One thing that we definitely have in the UK is weather – and we have a lot of it! Whilst other parts of the world may have more extreme forms of weather, from desert heat to perms-frost winters, few have a more unpredictable or swiftly changing weather pattern than ours. This means that factoring weather into your planning is a big component of successful bushcraft in the UK.
Knowing what’s expected is vital to good survival. Where weather can change quickly – sun to mist, dry to wet – the successful bush crafter will have planned ahead. Check the weather forecast and be aware of changes in clouds, wind direction/speed and air humidity that could mean trouble ahead. The famous movie trick of birds falling silent before a storm is a genuine fact of nature. Using such information to be aware of your surroundings is not just a bushcraft technique – it can make the difference between an enjoyable outdoor experience and utter misery.
The gap between ‘knowing’ how to start a fire and ‘being able’ to start a fire is huge. Theoretical skills are useless in true outdoor situations – learning a fire-starting technique and building your skills through practice and experience is vital. Try one of our Friction Fire-lighting Courses to develop this key life-saving ability. Packing fire lighting equipment on your bushcraft trips will allow you to know that you can start a fire if the weather becomes bad. A camp fire is not just something to keep your body warm, it’s also a way to heat food, to signal to others, and a potent morale booster. Being able to locate and dry tinder is also important, as is the skill of identifying good wood to burn.
Shelter is also necessary. A tarpaulin provides shelter in cold weather and gives a dry area in the wet. Cordage, either carried or made from natural sources, helps build a shelter. A tent is great if you have one, but other forms of protection such as lean-to shelters, pit shelters, tree platforms and even snow caves or trenches are ways to create a safe environment and use your body heat to keep you warm.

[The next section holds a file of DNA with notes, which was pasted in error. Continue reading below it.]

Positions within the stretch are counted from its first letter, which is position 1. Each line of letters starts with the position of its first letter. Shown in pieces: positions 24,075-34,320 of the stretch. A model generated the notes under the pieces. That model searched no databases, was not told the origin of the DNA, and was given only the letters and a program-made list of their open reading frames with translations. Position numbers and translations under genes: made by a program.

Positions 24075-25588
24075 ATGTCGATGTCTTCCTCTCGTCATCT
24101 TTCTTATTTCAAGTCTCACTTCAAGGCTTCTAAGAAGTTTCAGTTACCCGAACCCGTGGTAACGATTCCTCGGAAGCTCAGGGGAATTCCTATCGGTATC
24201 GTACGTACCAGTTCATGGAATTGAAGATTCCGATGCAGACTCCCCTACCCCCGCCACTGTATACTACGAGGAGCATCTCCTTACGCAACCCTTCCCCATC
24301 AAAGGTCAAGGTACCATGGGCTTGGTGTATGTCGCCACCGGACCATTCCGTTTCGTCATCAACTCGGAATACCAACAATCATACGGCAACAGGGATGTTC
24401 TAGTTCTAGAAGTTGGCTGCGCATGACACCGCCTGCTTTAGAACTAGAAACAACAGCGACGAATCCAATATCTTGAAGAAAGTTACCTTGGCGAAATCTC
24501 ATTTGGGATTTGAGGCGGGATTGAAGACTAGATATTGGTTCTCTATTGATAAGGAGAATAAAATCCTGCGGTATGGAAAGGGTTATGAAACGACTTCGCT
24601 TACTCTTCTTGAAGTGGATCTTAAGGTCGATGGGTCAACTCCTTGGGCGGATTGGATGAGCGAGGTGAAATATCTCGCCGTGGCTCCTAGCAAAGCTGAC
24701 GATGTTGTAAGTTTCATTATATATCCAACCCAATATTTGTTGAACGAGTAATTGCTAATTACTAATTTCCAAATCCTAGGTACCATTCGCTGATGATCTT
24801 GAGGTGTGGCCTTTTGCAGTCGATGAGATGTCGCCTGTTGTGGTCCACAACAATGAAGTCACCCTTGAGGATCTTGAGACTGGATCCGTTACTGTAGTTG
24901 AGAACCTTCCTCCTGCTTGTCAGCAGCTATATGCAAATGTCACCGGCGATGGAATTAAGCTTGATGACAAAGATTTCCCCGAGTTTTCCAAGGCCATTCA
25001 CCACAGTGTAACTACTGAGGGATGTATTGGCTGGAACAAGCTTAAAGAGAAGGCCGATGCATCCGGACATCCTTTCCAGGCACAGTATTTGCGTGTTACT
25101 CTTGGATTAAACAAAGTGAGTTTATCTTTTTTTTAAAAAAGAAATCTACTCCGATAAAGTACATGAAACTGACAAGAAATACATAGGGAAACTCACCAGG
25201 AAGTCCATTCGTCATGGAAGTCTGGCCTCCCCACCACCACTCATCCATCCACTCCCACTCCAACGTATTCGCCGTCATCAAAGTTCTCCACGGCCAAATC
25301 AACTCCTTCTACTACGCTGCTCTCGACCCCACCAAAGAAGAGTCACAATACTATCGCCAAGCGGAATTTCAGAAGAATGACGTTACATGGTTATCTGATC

Water is vital in cold weather as well as warm, so make sure you remain hydrated whilst working to ensure your own comfort and safety. Don’t eat snow, regardless of what you see in films, it will reduce your core temperature to sometimes dangerous levels. Instead, pack it into a canteen and carry it next to your body to melt it, or make a snowball, pierce it with a long stick and place it near your campfire. Ensure the drips melt into a billy or saucepan or even a bark ‘dish’.
The biggest danger in hot weather is hyperthermia, or overheating. Often this is associated with the sun, but that’s not the only risk. Simply put, if the ambient temperature is higher than your body temperature, you cannot cool down naturally by radiating heat from your body – even if you sweat, you won’t cool down. Sunburn can dramatically increase your body’s surface temperature and put you at greater risk of the mental confusion, dehydration and eventual organ failure that are caused by extreme hyperthermia. Whilst this is rare in the UK, it should be considered when spending time outdoors in summer.
Protect yourself from direct sun by wearing, or making, a hat. Use natural shade or create a shelter to protect yourself from the heat of the day and be most active in early morning or late afternoon/evening. Drink more than you think you need to.
Just assume you’ll get wet – our climate makes that almost certain. If you spend more than a few days outdoors every year practising your bushcraft skills, you’re going to get soaked by rain, snow, sleet or mist at some point.
Not everywhere has tree cover, and where there is no tree cover, there is little or no fuel for fires – bear this in mind when planning your trip and carry material if necessary. Wind chill in wet environments can be exhausting. In wet and windy weather, ensure you have suitable clothing and that your core temperature remains high. Mist, snow and even rain can massively affect your ability to see your surroundings, understanding basic navigation, carrying a compass and map, and knowing where you are likely to find shelter can turn bad weather into an adventure, rather than a disaster.